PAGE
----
But the state and White House proposals could mean that even minor contributions from taxpayer-funded researchers would require research to be made available for free, DelBianco said. Researchers should have a choice of where to publish, and in some cases, an edited and peer-reviewed journal that charges for its content may be the better option, he said.
"This is a move ... to say that anytime a dime of taxpayer money or a minute of government-employees time is involved, it has be freely published on the Internet," DelBianco said. "The choice belongs with the researchers and authors."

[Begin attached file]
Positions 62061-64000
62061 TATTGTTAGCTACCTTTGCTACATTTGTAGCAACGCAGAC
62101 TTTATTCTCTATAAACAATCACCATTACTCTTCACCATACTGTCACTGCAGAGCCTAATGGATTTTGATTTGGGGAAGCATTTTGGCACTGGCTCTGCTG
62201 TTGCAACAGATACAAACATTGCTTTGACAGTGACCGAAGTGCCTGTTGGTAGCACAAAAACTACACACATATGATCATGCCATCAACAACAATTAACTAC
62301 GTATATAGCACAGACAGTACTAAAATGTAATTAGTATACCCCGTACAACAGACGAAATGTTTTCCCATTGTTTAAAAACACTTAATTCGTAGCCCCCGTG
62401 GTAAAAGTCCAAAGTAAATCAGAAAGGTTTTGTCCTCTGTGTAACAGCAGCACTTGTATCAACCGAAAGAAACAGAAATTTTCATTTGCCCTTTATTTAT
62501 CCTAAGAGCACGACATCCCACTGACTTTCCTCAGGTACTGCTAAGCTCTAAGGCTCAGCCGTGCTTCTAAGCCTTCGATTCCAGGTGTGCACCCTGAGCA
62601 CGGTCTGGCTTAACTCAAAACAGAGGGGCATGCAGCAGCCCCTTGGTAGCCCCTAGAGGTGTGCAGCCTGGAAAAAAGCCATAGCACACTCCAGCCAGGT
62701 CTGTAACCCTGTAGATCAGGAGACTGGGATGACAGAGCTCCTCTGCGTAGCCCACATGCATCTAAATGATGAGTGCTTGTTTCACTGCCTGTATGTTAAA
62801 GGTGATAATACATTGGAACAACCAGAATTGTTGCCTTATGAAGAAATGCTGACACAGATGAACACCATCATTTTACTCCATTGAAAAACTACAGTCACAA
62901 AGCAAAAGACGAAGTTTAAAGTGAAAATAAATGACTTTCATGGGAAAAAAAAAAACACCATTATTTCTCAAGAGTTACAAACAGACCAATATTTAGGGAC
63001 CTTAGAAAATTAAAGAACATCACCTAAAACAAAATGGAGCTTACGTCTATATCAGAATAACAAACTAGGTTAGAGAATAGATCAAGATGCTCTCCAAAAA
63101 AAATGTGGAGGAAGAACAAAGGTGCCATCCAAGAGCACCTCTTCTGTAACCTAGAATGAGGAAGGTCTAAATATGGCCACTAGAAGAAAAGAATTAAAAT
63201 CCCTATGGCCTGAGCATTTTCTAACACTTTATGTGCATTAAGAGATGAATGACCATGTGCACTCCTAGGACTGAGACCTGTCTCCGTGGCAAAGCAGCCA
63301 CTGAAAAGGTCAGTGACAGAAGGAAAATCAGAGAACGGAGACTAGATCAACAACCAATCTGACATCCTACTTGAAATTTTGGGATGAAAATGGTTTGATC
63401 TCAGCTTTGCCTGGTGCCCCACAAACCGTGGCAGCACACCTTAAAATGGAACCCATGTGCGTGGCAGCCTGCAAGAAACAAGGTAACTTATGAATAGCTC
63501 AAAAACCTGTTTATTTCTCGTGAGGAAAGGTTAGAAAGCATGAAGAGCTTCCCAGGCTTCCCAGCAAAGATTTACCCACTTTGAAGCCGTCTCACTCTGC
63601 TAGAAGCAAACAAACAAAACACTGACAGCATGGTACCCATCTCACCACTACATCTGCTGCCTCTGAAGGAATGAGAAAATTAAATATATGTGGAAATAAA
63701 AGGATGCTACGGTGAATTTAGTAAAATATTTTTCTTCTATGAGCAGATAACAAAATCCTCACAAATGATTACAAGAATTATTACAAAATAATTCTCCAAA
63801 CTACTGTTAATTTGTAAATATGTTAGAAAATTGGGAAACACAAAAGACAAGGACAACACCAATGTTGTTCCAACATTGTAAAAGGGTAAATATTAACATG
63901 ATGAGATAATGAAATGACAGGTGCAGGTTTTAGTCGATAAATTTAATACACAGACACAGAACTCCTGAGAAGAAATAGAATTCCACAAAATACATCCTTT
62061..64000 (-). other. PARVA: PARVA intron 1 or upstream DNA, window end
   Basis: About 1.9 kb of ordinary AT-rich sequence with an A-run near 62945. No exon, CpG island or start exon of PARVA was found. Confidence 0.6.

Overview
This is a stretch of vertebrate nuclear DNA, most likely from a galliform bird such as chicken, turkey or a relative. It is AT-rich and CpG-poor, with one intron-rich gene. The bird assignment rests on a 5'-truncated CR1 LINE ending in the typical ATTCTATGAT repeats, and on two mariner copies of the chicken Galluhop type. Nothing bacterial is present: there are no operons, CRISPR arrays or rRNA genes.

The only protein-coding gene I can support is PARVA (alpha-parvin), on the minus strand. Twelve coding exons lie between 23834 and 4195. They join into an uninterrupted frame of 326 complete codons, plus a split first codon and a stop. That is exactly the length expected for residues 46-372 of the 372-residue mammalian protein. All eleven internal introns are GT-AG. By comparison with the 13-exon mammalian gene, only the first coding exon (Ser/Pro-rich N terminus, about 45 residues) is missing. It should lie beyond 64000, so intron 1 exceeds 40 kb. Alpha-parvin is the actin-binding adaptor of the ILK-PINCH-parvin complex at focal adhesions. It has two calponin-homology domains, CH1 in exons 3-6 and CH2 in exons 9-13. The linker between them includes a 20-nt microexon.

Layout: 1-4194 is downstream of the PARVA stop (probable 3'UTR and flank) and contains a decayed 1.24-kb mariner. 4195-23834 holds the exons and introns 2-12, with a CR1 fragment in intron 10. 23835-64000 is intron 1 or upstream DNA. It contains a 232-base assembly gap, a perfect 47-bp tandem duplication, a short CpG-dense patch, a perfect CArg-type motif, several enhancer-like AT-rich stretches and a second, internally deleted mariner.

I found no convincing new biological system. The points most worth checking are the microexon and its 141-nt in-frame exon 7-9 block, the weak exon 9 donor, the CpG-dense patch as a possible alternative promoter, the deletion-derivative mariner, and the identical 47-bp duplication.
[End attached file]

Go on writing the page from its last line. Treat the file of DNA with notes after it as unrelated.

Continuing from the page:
Open-access rules could lead to other content produced at state universities -- including video, music and software -- being made available for free, DelBianco said.
Also making the iAWFUL list: much debated Internet sales tax legislation that passed the U.S. Senate in early May, and a number of state bills that would add new requirements to existing breach notification laws.
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